Please don't laugh. I'm trying for an Ig Nobel.
What I lack are the resources to inspire me to write a paper worthy of an Ig Nobel. I lack proper support and guidance. Most of my lecturers are PhD scholars themselves struggling with their own papers. Ego in academia may prevent them from assisting me in my paper.
First, let me say that I love your attitude. Academia could stand to enjoy a bit more humor, especially when applied productively. Some of that's been lost when people are afraid to step out of place or appear unprofessional; but, if you're aiming for the stars, you'll be in good company if you're relaxed.
I'm currently a CompSci&Engg
, I'd recommend:
Say that you want to find some desired relationship in your data. You do a regression, but the results aren't really convincing. What then? Well, clearly, you just picked the wrong regression model. So, you try a bunch of 'em 'til it works, including a bunch of correction methods for confounders, and once you find a statistically significant result, clearly that was the correct model all along. p<0.05, because it's science, yo.
Clearly I'm joking, right? Unfortunately not. There're a lot of unbound degrees of freedom in practiced experimental design and data analysis; these unbound degrees of freedom are optimized for reportability, leading to skewed data analyses. It's like doing machine learning, except everything's training data; no validation set until someone comes along to do it later.
It seems perfect because:
It's an extremely important topic.
1. It's important
From "Experts issue warning on problems with P values" (2016):
“It is a safe bet that people have suffered or died because scientists (and editors, regulators, journalists and others) have used significance tests to interpret results,” Rothman wrote.
They're not being overly dramatic. A lot of medical literature reports findings that just don't follow, guiding future research in fruitless directions as people who have medical problems today spend their time downing snake oil.
For a quick intro, the American Statistical Association (ASA) provides "The ASA's Statement on p-Values: Context, Process, and Purpose" (2016). The overall problem's called the reproducibility crisis.
2. It's under-researched
While we know that it's a huge problem, I haven't seen good studies into how it keeps happening or effective initiatives to improve the situation.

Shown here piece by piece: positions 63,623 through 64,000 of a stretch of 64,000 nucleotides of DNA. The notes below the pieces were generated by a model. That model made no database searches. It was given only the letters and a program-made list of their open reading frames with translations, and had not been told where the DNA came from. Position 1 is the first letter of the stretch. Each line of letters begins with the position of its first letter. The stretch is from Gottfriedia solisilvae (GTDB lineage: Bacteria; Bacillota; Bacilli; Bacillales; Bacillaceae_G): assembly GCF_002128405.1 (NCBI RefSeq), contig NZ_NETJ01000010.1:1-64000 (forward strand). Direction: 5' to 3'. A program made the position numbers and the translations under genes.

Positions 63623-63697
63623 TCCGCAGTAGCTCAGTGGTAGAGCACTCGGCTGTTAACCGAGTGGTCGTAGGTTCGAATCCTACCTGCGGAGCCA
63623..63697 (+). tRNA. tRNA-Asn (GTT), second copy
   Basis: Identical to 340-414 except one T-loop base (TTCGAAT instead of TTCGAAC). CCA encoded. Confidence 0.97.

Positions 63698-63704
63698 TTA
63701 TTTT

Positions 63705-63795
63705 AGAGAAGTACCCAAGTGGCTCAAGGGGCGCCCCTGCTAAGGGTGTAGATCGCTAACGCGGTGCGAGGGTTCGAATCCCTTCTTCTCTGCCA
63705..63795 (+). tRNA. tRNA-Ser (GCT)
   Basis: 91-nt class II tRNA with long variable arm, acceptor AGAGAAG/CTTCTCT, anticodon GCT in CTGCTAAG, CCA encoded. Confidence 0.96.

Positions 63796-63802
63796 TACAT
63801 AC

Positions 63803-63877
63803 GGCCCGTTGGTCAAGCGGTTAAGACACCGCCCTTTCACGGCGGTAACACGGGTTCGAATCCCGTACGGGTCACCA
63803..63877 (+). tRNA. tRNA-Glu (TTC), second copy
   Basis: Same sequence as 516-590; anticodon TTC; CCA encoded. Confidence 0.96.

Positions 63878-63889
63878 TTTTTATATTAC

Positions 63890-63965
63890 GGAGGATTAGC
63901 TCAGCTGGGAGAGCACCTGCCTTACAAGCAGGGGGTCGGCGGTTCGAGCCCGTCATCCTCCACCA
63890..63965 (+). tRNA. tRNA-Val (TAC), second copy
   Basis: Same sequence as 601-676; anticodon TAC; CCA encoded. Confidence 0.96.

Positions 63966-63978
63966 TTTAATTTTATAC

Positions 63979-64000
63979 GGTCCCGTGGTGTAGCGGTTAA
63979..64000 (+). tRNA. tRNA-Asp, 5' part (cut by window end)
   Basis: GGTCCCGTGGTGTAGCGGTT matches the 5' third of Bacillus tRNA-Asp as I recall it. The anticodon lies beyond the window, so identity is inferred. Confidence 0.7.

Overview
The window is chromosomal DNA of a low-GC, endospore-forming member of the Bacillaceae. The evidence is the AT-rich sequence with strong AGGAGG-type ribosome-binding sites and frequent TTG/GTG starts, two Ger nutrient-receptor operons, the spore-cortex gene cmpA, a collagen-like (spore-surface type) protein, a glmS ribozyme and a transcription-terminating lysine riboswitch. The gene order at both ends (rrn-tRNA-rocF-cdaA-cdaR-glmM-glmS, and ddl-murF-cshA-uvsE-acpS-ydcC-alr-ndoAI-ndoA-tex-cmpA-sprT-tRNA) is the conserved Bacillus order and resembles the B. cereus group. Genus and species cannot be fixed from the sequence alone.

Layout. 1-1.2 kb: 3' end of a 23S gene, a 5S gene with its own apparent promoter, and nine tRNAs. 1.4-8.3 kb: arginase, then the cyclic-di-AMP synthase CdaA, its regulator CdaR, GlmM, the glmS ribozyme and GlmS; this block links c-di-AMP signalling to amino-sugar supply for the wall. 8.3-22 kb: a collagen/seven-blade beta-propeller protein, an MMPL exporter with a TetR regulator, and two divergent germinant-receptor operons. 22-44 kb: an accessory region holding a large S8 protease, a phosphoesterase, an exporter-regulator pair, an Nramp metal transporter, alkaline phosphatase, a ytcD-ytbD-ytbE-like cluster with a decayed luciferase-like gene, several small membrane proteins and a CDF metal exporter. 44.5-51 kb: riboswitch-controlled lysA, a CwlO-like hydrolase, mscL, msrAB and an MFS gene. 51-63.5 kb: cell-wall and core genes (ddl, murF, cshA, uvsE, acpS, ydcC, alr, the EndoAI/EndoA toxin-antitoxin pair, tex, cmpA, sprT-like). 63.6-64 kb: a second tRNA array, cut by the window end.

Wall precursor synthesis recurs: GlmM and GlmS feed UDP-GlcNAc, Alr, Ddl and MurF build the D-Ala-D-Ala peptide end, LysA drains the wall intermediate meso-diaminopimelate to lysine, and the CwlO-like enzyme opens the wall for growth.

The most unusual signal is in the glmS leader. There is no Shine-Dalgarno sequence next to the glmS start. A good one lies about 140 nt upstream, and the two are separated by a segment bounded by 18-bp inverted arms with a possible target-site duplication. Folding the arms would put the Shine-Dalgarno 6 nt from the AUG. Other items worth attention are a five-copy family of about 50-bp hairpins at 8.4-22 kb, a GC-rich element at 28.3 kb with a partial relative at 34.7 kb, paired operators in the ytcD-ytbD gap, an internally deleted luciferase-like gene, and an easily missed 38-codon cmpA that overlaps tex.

For an undergrad thesis worthy of an Ig Nobel prize, you could do something like come up with a clear, consistent methodology for turning arbitrary experimental data into results that'd be considered valid by currently practiced standards. Ultimately, your goal is to produce a methodology for "proving" any conclusion you like with p<0.01, or something like that, then use this methodology to "prove" all sorts of absurd results.
Off-hand, I'd try this:
Get an experimental data set.
Try to fit it to a regression model.
If the results are "significant", record.
Repeat Steps (2)-(3) once for each possible combination of:
Regression model. (Use linear, exponential, log, polynomials, etc..)
Repeat Step (4) for various experimental setups.
Report the most "statistically significant" result.
Include disclaimers about how the results are preliminary and that more research is needed to determine significance.
3. It's funny
If it's on xkcd, it's funny. (Proof: Randomly sampled a few comics; analyzed for various definitions of "funny" 'til I found one that fit; p<0.05.)
Seriously though, this is the sort of project that if you do well, then add a bit of flavor with funny comics that anyone can understand (like this xkcd), you could easily make headline news. Plus a few new memes!
Do it for the memes, man. If you don't, who will?
5. Profit: Ig Nobel
If you write a thesis on how to "scientifically" prove anything, then use it to prove a bunch of silly non-sense, it seems like you should get an Ig Nobel. Plus a lot more fame; again, it's an extremely important topic that needs more public awareness, both within academia and outside of it.
If they don't give you one, I'd write you up an Ig Ig Nobel. I'll even print it off on the back of a napkin, egregia cum laude, if the thesis is good enough!